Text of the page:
emeraldowl

Posts Tagged ‘Black Pepper’

Bruschetta

In Cooking, Uncategorized on August 23, 2011 at 10:19 pm

We have been enjoying the August bounty of the Farmer’s Market. Tomatoes being at the top of the list! I love fresh grown tomatoes; especially straight from the farm, where they remain untainted by waxes.  One of my favorite ways to enjoy a good tomato is Bruschetta (pronounced “brusketta”). 

Bruschetta

  • 6 or 8 ripe Roma tomatoes (or any small sweet tomato will do!)
  • 1 large clove of garlic, cleaned and cut in half
  • 1 Tbsp extra virgin olive oil
  • 1 teaspoon fresh lemon juice (or substitute balsamic vinegar)
  • zest of half lemon, optional if using lemon juice
  • 6-8 fresh basil leaves, chopped.
  • Salt and freshly ground black pepper to taste
  • 1 baguette French bread or similar crusty bread
  • melted butter, for toasting bread

Directions: Wash tomatoes; cut them in halves or quarters; remove the seeds and stems from their centers.  Cut them into smaller pieces if desired. Add the tomatoes to a bowl; stir in 1 Tbsp extra virgin olive oil, lemon juice and zest/vinegar, chopped basil and mix. Add salt and pepper to taste. Set aside or in refrigerator while you prepare bread – this resting time allows the flavors to bloom.

 Cut the bread on the diagonal, about 1/2 inch slices. Heat a cast-iron skillet over medium heat. Apply melted butter to both sides, with a pastry brush; add buttered slices to skillet. Cook on each side until brown and toasted. Remove and  rub both sides of the warm bread with the cut garlic; set aside on serving tray. Top warm buttered garlic toast with chilled tomato mixture. Serve with additional small basil leaves, for those like me who enjoy a lil’ extra basil. Enjoy! Enjoy! Enjoy!

We enjoyed ours with some fresh fruit and good cheese. I love the touch of lemon, instead of the much more common balsamic vinegar. It adds a brightness to the taste and smell of the dish.  Also, I love rubbing the warm toast with the garlic, instead of having minced garlic in the tomato mixture.  It adds amazing flavor and is still aromatic, while allowing you to control the garlic content and focus on the beautiful tomatoes!! Simple. Lovely. Summer.

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Quinoa Grits

In Cooking, Uncategorized on June 30, 2011 at 9:32 pm

This is my first time to try quinoa. So far I am a big fan. It was just like cooking rice, although it smelled like I was cooking rice in peanut butter and chicken stock. Maybe that is just me, but it smelt weird so I was needless to say leery.  So I decided to make them cheesy and serve like grits with poached eggs for a meatless, but high protein dinner. So technically these aren’t grits, but this was the closest description I could come up with for the dish.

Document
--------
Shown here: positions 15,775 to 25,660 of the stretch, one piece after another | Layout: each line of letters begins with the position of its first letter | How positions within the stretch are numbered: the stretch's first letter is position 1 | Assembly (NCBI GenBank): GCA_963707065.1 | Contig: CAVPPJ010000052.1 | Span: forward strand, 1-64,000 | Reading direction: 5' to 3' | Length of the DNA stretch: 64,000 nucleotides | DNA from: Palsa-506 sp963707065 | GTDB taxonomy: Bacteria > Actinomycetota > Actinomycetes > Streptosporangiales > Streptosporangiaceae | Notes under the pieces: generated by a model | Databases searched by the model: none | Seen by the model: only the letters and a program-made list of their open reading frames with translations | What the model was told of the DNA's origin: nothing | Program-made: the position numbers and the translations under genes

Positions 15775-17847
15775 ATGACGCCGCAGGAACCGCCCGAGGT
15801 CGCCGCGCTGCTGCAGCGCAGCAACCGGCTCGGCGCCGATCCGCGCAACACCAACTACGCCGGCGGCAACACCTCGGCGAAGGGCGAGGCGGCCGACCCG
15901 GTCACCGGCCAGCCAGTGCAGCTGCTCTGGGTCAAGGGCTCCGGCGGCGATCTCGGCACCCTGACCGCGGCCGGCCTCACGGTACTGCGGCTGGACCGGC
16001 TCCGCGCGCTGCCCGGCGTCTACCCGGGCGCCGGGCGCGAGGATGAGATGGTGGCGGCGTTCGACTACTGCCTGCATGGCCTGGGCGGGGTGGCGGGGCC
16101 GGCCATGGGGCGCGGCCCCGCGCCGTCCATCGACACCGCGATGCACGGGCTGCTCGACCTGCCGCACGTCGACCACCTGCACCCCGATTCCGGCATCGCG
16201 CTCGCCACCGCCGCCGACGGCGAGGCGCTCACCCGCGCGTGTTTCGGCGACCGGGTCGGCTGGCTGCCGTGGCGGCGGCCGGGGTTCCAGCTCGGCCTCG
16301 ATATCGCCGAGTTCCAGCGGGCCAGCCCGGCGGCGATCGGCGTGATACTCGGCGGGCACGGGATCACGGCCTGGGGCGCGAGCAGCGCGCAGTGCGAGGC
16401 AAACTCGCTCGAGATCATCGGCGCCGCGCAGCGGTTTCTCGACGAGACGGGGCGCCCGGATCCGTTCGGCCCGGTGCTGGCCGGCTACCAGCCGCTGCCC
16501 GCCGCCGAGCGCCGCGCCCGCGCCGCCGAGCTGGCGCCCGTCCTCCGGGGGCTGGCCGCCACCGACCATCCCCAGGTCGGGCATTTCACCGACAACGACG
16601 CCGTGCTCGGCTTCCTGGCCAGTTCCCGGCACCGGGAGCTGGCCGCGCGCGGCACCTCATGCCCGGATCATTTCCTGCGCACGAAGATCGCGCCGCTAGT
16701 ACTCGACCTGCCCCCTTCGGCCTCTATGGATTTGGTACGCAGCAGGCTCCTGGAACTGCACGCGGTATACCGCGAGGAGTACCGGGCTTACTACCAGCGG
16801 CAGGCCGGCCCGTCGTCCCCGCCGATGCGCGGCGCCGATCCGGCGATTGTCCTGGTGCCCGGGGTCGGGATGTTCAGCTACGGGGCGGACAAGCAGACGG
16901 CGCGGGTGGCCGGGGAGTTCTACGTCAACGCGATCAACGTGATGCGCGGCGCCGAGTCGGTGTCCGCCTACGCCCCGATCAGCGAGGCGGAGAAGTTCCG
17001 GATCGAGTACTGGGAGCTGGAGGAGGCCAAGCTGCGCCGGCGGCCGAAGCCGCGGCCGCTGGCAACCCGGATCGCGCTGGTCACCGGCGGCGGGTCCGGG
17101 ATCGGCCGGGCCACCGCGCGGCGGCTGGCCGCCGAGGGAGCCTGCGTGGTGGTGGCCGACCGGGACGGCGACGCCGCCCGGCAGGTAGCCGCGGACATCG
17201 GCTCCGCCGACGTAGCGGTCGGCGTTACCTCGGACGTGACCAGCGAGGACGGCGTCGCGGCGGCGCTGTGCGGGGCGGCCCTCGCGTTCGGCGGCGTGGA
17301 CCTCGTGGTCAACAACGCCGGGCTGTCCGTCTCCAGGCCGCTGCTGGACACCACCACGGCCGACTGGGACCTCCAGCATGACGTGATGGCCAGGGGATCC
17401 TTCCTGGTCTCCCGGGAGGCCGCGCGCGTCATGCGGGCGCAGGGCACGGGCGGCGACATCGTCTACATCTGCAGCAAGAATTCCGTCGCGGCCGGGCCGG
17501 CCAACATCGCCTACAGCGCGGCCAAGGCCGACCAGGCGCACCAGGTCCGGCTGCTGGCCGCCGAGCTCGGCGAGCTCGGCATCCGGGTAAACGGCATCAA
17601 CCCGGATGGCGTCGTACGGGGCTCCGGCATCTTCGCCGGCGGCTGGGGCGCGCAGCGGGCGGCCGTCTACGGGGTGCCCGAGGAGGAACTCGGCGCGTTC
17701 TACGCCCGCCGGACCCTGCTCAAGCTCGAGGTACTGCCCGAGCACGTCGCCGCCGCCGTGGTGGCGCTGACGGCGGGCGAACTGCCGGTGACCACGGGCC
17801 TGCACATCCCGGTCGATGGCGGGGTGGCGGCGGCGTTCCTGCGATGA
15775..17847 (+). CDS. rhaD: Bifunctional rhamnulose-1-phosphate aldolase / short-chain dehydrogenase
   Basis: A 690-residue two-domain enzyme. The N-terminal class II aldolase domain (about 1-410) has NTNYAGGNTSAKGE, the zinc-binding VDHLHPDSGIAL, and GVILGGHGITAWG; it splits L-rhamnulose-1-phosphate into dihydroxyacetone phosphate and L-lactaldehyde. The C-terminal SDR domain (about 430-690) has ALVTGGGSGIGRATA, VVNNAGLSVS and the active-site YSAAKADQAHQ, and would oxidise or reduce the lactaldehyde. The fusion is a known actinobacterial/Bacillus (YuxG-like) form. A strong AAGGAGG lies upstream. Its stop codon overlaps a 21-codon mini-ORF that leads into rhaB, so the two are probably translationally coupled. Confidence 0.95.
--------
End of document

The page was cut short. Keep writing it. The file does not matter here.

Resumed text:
Quinoa Grits

Serves 2

1 cup cooked quinoa
2/3 cup shredded cheddar cheese
1/4 cup cottage cheese
3-4 baby carrot, finely grated
1 egg, plus 1 egg white
1 small yellow onions, finely diced
1 /2 teaspoon sugar
1/4 teaspoon black pepper
1/8 teaspoon ground cumin
1/8 teaspoon salt
pinch of  garlic powder
Olive oil to saute onions
 
2 poached eggs to serve with Quinoa Grits. 

 

Directions: Prepare quinoa according to directions and set aside to cool. In a large bowl combine the cooked quinoa, cheddar cheese, cottage cheese, carrot, eggs, sugar, pepper, cumin, salt, and garlic powder.

Heat a frying pan with olive oil and saute onions; then add mixture and cook through until warm and all the cheese is melted. Place in your serving dish and top with a freshly poached egg. Voila.

I made extra quinoa in the rice cooker to try other recipes. This recipe would lend itself to any variety of flavors and spices so if cumin isn’t your thing feel free to experiment!

Salt Preserved Lemons

In Cooking, Uncategorized on February 2, 2011 at 8:28 pm

I have wanted to try this for awhile.  I love lemons! As a child we used to peel them and eat them with salt.  So as you can imagine preserving them in salt seemed like a natural progression.  Plus, recently I have discovered several recipes calling for these jewels and well I have never seen them for sale at the market – gotta get them somewhere.

Salt Preserved Lemons

5-7 Lemons, Large (preferably organic)
1 lb of sea salt (what it’s a big jar?!) * See One Week Update below
1 tsp fennel seeds
1 tsp coriander seeds
3 cloves
1 tsp black peppercorns
2-3 Large Sprigs of Thyme
2 small cinnamon sticks
2 small bay leafs
2 small dried chilies

Please note: all the seasonings, minus the salt, are optional.  After reading tons of recipes I discovered the Moroccan style is to preserve with herbs and seasoning to intensify flavor – yeah okay sign me up for that!  I added things I love, please feel free to add or omit and make it your own!